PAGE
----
Health & Wellness Articles

Fitting Healthy Habits Into Your Hectic Life

13 Tips to Get More Nutrition and Fitness into Your Day

1.6KSHARES
There just doesn’t seem to be enough hours in the day to accomplish everything you need to do. And it can feel like an added stressor when you are trying to integrate healthy habits into your already hectic schedule. But if you make time for healthy habits, you’ll find yourself with extra reserves of energy that will lower your stress and help you get through life’s challenges.

Here are a few things you can start doing right now to make healthy habits a relatively painless part of your routine:

1. Drink water throughout the day. You don’t hear this nearly enough: water is an all-purpose wonder-substance. It’s great for your skin, your digestive system, and circulatory system, and aids in weight loss and cellulite reduction. If you feel fatigued during the day, it’s often because you aren’t hydrated properly. Drink water throughout the day, sipping from a large bottle or glass. If you have it nearby, it’s easy to remember. If you don’t like the “taste” of water, keep a supply of lemon so that you can add a slice to your water – it cuts any bitterness, adds a bit of vitamin C and makes it taste more festive!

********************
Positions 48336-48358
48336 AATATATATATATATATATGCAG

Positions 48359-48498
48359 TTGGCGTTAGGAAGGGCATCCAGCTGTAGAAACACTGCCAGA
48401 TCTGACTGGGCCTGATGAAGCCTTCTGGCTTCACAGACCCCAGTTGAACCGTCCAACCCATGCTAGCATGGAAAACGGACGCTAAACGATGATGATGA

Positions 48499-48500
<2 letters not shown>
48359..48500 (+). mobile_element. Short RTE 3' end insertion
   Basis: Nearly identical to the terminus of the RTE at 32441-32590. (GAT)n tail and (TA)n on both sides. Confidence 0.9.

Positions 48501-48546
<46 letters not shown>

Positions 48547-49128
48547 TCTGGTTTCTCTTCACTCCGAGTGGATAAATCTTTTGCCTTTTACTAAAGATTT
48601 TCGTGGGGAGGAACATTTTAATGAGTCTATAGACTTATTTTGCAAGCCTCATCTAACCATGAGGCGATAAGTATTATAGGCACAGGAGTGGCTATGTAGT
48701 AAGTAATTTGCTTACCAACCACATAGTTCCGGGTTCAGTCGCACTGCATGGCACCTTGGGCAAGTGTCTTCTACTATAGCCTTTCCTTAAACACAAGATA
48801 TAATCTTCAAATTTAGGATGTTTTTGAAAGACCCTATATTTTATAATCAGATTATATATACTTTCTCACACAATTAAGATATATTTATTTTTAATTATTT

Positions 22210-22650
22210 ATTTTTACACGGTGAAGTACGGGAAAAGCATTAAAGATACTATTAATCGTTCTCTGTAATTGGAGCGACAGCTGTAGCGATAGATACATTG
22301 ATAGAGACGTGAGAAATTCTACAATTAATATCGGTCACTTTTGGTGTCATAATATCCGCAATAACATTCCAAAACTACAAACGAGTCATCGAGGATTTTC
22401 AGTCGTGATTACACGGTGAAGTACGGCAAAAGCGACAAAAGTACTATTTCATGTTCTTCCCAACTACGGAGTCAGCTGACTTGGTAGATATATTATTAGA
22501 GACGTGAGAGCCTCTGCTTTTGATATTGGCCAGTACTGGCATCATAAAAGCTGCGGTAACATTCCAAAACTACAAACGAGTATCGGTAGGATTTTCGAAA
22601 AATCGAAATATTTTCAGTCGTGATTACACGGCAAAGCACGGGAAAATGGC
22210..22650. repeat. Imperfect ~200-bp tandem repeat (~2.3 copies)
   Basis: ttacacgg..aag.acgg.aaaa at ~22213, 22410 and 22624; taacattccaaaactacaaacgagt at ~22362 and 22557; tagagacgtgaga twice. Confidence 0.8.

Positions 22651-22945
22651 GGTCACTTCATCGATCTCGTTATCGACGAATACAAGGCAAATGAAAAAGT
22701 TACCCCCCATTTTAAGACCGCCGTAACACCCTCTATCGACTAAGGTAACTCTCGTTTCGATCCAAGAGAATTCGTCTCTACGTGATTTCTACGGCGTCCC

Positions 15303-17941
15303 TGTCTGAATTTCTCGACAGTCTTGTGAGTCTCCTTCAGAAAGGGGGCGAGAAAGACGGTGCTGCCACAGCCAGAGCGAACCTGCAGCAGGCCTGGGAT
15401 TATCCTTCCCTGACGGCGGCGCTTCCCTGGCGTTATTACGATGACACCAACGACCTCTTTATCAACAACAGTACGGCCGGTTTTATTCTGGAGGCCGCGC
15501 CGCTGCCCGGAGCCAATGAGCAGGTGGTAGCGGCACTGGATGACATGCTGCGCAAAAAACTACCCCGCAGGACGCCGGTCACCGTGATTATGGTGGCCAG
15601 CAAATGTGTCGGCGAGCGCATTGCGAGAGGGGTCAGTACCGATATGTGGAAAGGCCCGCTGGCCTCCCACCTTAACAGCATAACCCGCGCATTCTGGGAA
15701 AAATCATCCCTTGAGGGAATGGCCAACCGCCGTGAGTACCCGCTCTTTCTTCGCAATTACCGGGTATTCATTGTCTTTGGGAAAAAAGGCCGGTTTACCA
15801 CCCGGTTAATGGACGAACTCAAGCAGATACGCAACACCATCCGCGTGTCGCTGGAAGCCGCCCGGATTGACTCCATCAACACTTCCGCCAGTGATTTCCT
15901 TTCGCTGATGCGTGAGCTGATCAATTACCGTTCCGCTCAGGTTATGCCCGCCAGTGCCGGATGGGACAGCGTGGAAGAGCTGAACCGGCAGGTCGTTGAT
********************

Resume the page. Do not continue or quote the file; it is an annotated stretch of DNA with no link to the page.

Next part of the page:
2. Cut back on the amount of soda and coffee you drink. Sugar and caffeine dehydrate you and create energy rushes followed by crashes, which are ultimately energy-depleting. Substitute with drinks like green tea or 100% fruit juice.

3. Replace high-sugar foods with low-sugar versions. Cutting back on the amount of refined sugar you consume helps reduce calories and weight gain and also helps you avoid the energy slumps that come from sugar withdrawal. Items high in refined sugar include most soft drinks, cereals, baked goods, and of course, candy and ice cream. Look for low-sugar or no-sugar versions of these, or simply opt for healthy snacks instead.

4. Stock up on healthy, portable snacks. When you are grocery shopping, pick up bags of baby carrots, string cheese, nuts, fresh and dried fruit, single serving packs of applesauce, yogurt, wholegrain crackers, peanut butter, turkey jerky, etc. Having healthy portable snacks around will help you avoid bad vending-machine, convenience store and fast-food options. Read some more portable snack ideas.

5. Take the time to plan healthy meals for the week. Spend 15 minutes or so to map out your meals. Keep it simple. Then, when you shop for groceries, make your purchases based on the meals you will make during the week. This will help you avoid relying on less healthy take-out or fast food choices. Learn even more grocery store tips.

6. Purchase frozen, ready-to-cook ingredients. Frozen fruits and vegetables have high vitamin and mineral content because they don’t sit around losing these nutrients for long before they are preserved. Although you’ll want to keep plenty of fresh fruits and vegetables around, it’s great to have frozen produce available for quick meal additions and smaller servings. Also, some grocery stores offer frozen boneless chicken breasts and a wide variety of seafood items in re-sealable packages. These are great for quick, healthy meals.